CST holds $10 billion key to low-cost green fuels in Australia

Aerial photo of a concentrating solar thermal (CST) plant in Israel
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Australia could be $10 billion better off by 2050 with the uptake of concentrating solar thermal (CST) in its electricity systems and the technology can cut the cost of green fuel production by up to 40%, according to a new report commissioned by the Australian Solar Thermal Research Institute (ASTRI).

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The Australian Concentrating Solar Thermal Value Proposition, prepared by international engineering firm Fichtner assisted by ITP Thermal, assesses CST’s role and value across four Australian use cases: grid connected power; remote area power (mining); industrial process heat; and green fuels production.

For grid connected power, it shows steady CST growth in the National Electricity Market (NEM) and South West Interconnected System (SWIS) could avoid investment in alternative high-cost storage options, delivering around $10 billion of societal benefits by 2050. Fichtner and ITP use more detailed modelling to better reflect CST’s value and show it compares favourably with alternative technologies and is often the lowest-cost option.

ASTRI director Dominic Zaal says, “This is a major report for CST in Australia which shows the true value of the technology and can be a catalyst for the industry. The report suggests establishing policies that encourage smooth growth of long-duration renewable energy storage, such as CST, can save billions of dollars in reaching net zero while maximising local economic benefit and adding to diversity in energy supply.”

CST is well-suited to Australia, with 85% of Australia’s land mass recording DNI levels considered suitable for efficient use of the technology. Thanks to these favourable conditions another major opportunity identified in the report is in mass production of green fuels, which benefit from CST’s ability to deliver combined heat and power in a controlled manner. The report’s modelling found that adding CST to the energy supply mix and combining it with other renewable sources delivered a reduction in production costs of up to 8% for ammonia and up to 40% for methanol (using direct air capture).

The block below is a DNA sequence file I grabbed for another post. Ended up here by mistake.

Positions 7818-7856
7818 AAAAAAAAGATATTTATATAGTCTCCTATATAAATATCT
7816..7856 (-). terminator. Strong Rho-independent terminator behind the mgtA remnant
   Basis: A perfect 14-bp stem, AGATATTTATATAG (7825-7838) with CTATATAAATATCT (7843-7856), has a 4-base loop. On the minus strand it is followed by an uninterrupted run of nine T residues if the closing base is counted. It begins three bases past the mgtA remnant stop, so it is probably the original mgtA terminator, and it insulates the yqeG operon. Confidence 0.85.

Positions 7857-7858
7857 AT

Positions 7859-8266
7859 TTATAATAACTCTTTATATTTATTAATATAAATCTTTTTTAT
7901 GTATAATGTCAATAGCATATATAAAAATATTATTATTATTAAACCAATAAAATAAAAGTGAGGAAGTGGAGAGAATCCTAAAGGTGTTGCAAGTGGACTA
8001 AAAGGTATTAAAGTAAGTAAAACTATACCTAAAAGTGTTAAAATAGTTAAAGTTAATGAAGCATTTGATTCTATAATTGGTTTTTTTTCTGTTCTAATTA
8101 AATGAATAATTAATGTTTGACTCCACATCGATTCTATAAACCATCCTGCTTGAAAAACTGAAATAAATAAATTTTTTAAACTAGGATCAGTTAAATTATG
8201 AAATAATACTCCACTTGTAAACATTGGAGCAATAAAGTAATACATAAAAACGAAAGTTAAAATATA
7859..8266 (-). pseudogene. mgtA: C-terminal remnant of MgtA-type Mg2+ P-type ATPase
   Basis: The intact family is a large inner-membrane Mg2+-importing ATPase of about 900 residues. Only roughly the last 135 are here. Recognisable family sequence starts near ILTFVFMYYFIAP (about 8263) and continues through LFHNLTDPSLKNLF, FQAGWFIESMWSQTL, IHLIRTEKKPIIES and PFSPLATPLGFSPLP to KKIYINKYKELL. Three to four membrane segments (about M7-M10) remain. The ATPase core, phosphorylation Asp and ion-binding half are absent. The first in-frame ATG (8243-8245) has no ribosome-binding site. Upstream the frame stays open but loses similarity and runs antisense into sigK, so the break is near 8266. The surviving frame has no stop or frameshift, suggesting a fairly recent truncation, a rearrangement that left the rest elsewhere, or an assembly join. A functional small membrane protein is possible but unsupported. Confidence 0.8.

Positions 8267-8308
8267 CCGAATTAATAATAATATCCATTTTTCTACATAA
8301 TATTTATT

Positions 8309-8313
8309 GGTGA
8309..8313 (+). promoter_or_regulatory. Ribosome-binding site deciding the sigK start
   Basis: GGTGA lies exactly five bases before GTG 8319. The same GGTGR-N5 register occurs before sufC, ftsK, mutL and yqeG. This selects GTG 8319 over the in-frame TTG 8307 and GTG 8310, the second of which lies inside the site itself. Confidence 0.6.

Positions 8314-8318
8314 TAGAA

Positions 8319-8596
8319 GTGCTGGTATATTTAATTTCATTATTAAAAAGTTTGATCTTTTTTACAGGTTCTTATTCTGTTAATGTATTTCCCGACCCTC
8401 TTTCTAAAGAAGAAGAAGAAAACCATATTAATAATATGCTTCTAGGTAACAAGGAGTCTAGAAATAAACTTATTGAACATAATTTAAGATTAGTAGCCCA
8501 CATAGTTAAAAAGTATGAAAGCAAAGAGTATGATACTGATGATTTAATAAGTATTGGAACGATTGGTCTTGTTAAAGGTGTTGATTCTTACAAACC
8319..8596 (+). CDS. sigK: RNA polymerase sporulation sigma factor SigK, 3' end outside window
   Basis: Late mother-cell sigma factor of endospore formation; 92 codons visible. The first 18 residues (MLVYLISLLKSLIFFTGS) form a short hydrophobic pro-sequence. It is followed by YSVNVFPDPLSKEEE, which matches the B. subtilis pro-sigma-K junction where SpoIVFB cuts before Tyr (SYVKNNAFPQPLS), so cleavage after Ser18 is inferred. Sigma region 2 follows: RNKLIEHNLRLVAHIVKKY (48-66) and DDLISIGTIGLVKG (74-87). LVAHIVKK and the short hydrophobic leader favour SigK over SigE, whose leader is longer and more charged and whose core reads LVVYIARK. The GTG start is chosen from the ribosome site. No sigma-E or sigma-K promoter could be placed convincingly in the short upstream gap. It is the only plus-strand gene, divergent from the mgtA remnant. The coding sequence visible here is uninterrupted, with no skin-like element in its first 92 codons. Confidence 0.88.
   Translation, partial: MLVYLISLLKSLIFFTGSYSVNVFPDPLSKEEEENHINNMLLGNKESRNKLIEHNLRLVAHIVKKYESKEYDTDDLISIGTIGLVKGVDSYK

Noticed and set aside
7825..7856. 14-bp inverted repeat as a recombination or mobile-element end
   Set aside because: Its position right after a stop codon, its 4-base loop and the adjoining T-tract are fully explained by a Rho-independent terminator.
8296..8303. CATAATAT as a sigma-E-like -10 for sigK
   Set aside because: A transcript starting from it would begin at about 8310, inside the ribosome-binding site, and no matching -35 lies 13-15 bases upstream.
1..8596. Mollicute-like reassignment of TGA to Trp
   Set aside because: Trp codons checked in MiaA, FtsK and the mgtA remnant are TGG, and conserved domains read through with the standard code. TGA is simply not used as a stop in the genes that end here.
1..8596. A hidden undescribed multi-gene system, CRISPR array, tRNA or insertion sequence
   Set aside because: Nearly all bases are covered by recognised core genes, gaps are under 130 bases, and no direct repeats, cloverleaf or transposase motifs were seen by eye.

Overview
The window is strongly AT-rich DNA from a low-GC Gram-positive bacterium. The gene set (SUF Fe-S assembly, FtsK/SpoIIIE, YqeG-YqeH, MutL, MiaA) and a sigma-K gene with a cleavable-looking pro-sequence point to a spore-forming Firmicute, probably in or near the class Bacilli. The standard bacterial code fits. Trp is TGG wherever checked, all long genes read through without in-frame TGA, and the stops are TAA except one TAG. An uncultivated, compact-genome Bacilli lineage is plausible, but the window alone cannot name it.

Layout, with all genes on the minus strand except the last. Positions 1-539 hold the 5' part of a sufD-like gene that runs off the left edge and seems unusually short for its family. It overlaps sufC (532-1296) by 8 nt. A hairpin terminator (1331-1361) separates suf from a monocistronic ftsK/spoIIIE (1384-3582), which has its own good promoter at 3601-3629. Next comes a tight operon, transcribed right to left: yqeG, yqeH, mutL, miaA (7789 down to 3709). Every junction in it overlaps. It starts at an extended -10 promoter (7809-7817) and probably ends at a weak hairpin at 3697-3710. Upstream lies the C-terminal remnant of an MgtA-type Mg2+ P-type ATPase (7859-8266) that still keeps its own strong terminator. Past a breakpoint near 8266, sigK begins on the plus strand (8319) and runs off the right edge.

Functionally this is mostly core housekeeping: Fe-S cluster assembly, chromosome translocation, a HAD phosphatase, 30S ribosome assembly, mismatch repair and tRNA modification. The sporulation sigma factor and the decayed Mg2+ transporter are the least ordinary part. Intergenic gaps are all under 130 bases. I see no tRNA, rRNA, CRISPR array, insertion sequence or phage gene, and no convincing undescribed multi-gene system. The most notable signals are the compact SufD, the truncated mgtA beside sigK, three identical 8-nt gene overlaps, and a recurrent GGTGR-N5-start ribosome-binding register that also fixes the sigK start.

Zaal added, “The findings have significant implications for green fuel production and the potential for the shipping and aviation industries to decarbonise quicker and at lower cost. Australia has an unrivalled opportunity to become a superpower in green fuels production, which can be exported to help the world achieve emissions reduction targets.”

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Despite these opportunities and the Australian Government investing around $200 million in R&D in CST, Australia is yet to deploy CST at commercial scale even as other countries are racing ahead in deploying the technology (7GW in operation globally and another 3GW under construction). The report goes on to state that: “energy market and policy settings will need to adjust to properly reflect the value that has been identified, with a particular focus on multi-hour intraday energy storage and dispatchable power generation”.

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